Appeal from the Order of the Unemployment Compensation Board of Review in case of In Re: Claim of John H. Grigsby, Jr., No. B-175188.
Geoffrey M. Biringer, with him Marian E. Frankston, for petitioner.
John Kupchinsky, Associate Counsel, with him James K. Bradley, Associate Counsel, Richard Wagner, Counsel, and Richard L. Cole, Jr., Chief Counsel, for respondent.
Judges Blatt, Williams, Jr. and Craig, sitting as a panel of three. Opinion by Judge Williams, Jr. Judge Mencer did not participate in the decision in this case.
[ 67 Pa. Commw. Page 483]
Before this Court is an appeal by claimant, John H. Grigsby, Jr., from an order of the Unemployment Compensation Board of Review (Board) affirming a referee's decision denying claimant unemployment compensation benefits pursuant to Section 402(e)*fn1 of the Unemployment Compensation Law (Law).
[ 67 Pa. Commw. Page 484]
Claimant was last employed by the Harrisburg News Company as a line supervisor. He was discharged from his employment in May, 1979, for allegedly creating disturbances while engaging in the performance of his job duties, thereby causing labor stoppages amongst his fellow employees during working hours.
Subsequent to the termination of his employment, claimant filed an application with the Office of Employment Security (Office), seeking to collect unemployment compensation benefits. The Office denied claimant's application, determining that claimant's behavior while in the employ of the Harrisburg News Company constituted willful misconduct. Claimant appealed from the Office's determination, and a referee's hearing was scheduled to resolve the matter. Following the hearing, the referee issued a decision affirming that of the Office. The referee found:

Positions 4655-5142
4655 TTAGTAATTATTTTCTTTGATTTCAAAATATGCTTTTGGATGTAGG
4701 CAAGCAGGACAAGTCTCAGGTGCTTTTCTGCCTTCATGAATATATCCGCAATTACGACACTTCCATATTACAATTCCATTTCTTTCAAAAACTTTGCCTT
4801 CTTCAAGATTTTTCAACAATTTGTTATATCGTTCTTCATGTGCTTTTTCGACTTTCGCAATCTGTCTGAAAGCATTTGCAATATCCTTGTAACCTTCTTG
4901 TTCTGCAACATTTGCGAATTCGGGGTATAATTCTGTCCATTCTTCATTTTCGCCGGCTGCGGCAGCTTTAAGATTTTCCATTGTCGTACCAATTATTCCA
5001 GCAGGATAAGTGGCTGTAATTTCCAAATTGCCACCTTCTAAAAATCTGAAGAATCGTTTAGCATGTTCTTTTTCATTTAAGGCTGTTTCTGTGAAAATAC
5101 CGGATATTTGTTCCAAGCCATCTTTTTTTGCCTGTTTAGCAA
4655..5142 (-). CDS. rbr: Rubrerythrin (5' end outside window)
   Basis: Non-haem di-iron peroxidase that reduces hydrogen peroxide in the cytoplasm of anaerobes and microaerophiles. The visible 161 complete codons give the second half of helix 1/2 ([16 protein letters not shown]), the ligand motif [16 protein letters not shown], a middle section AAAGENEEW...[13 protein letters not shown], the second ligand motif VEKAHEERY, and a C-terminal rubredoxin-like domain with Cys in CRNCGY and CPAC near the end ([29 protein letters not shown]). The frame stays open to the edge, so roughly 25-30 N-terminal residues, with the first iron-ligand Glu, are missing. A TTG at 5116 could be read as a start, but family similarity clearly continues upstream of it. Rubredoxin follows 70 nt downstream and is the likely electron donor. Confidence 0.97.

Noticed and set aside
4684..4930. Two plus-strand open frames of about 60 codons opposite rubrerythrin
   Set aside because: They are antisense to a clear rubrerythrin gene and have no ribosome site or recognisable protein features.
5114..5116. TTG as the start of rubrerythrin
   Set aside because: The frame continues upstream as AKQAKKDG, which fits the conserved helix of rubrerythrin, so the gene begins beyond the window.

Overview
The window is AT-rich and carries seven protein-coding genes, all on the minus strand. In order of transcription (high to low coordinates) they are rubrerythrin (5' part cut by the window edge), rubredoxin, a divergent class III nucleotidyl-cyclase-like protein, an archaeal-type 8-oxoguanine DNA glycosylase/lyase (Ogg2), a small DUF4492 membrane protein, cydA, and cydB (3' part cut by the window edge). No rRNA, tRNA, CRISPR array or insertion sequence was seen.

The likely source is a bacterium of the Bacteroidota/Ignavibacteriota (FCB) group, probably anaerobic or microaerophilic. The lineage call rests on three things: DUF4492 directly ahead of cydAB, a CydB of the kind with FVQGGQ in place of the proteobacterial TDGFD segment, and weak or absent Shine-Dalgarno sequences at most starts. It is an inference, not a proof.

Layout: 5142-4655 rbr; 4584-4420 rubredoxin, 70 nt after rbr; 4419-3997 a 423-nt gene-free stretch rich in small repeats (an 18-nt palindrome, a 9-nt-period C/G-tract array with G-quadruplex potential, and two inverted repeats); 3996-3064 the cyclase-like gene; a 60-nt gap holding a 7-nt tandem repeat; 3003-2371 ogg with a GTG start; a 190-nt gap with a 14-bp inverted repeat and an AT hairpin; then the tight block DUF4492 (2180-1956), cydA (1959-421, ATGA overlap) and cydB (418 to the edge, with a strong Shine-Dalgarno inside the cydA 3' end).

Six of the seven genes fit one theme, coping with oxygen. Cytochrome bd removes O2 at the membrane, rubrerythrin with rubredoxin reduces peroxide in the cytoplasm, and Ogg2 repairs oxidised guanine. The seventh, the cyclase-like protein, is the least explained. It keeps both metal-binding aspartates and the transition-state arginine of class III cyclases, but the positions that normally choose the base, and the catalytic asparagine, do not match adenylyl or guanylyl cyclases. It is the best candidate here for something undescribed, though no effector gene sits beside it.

[T]he claimant was involuntarily terminated for creating certain disturbances which caused work stoppages and dissatisfaction among his fellow employees.
Although the claimant believed his reasons for causing the distrubances to be just, the claimant had not taken the proper steps to voice his dissatisfactions through the chain of command, and had received several verbal warnings about same.
When the claimant continued to pursue the same course of conduct and caused a work stoppage on the tie line during the week of May 6 to May 12, 1979, he was discharged.
Thus, the referee concluded, claimant's actions rose to the level of willful misconduct, thereby disqualifying him from receiving benefits. Claimant filed a further ...